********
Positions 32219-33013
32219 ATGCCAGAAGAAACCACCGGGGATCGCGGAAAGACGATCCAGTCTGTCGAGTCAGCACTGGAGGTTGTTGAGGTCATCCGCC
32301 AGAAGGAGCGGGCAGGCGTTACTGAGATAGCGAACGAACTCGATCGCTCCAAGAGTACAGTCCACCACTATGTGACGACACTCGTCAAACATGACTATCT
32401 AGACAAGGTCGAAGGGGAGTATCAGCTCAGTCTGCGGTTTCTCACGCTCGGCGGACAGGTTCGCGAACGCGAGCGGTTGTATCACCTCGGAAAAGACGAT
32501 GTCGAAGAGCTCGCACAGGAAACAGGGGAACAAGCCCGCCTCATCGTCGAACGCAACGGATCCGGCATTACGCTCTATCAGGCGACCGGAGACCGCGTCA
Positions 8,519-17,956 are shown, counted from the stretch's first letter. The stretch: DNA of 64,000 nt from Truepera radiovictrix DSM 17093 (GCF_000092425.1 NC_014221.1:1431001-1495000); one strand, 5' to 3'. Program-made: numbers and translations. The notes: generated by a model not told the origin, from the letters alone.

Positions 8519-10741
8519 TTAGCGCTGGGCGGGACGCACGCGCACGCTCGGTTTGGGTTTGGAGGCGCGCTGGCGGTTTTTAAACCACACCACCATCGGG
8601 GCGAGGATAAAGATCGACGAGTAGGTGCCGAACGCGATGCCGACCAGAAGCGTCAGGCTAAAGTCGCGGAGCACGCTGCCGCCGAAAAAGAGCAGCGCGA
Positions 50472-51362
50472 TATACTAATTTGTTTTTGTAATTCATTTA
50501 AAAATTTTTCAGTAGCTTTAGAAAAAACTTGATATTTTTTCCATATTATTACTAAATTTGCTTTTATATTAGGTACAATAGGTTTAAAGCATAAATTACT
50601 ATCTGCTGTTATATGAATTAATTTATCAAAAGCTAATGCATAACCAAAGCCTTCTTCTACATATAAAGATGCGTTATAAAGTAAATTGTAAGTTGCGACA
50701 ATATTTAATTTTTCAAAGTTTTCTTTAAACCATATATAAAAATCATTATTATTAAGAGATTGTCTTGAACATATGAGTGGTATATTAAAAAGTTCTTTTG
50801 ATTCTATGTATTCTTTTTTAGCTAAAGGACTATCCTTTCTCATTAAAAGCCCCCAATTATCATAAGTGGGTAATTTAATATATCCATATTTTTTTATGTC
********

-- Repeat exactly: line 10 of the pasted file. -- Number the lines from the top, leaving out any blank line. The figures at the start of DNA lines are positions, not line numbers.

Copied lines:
Positions 50472-51362